(To see Cal Grondahl’s cartoon that goes with this post, click here.) In high priest group meeting on a recent Sunday, we had an interesting question posed. How would you describe your feelings about the church if asked by a stranger. Missionaries get it all the time but once you are several decades away from a mission it can be a “poser.” My initial contribution to the discussion was to suggest a quick overview of the Plan of Salvation. Another opined that that the concept of God being a perfect man of flesh and bone should be broached. Introducing the Book of Mormon was another suggestion.
The suggestion that the 13 Articles of Faith described Mormonism enjoyed popularity, until one contemplated the length of the 13 articles. It was later agreed that the Articles of Faith card could be provided to the questioner after a shorter answer was given. If this debate over a quick answer to Mormonism sounds comical or satirical, it shouldn’t. The Church of Jesus Christ of Latter-Day Saints is authority-driven. General authorities of the LDS Church, higher members of a higher priesthood, are considered authorities on Gospel questions. (Members are encouraged to have inspiration and personal revelation, but only within a sphere of influence. Myself, for example, could have revelation for my family, as could my wife. Our ward bishop has revelation for the good of the ward. A stake president for the stake, an Elder’s Quorum president for the quorum …)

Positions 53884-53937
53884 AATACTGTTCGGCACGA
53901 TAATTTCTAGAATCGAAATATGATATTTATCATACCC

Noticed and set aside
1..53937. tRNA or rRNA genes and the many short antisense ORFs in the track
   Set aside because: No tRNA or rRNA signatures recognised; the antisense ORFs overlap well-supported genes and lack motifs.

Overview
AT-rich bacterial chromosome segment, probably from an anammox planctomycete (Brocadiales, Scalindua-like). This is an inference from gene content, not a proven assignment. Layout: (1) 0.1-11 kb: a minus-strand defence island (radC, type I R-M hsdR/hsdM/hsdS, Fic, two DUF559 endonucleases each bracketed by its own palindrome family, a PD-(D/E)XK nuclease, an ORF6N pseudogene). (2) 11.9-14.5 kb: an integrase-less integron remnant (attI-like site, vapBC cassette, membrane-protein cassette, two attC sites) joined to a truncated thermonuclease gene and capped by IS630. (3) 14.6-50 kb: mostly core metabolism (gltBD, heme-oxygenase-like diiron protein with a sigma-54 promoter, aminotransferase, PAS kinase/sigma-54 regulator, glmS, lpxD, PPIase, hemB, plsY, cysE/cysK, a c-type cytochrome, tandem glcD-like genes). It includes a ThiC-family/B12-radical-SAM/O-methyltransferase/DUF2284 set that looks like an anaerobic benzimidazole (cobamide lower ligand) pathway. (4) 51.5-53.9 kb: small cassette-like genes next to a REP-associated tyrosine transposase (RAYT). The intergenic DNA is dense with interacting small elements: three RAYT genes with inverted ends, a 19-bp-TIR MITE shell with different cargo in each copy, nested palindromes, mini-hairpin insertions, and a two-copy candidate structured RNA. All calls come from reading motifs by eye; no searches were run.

If one attempts to go beyond his or her assigned influence, it can lead to disciplinary action. An example of that is occurring here. It’s worth noting that even those who seek major change in the church, such as a group wanting women to possess the priesthood, are not calling for deliberate conflict with church leaders. The LDS Church, in recent decades, has practiced correlation, which means everything stays the same, including texts for classes. (There’s an old “safe” joke among Mormons that we must fail religion classes because we take the same ones over every four years.)
In short, taking an individual stance on bedrock doctrinal issues, at least publicly, needs to have a higher confirmation within Mormonism. Individualism, as in going rogue, can get one in trouble. I recall in high school, in a World Religions class, my teacher being frustrated with me for constantly saying “we believe” when the class discussed our religious beliefs. “I want to know what you think!” he said. “But that’s what I think,” was my reply.
Some members believe that everything the brethren say, whether theological or political, must be followed. In the first 150 years or so of the LDS Church’s existence, church leaders were more vocal on many political issues, and members leaned on the statements. Today, that’s mostly disappeared, with this statement on its website. Still, there are exceptions for stances that are considered issues of morality, such as gay marriage and abortion. (A clue to how church leaders feel on secular issues can be gleaned by reading the Deseret News house editorials, particularly its Sunday editorials.)
Back to the original question: I gave that some thought and decided that I’d go with a recitation, or paraphrasing, of Second Nephi 25:26 in the Book of Mormon. You can read it here.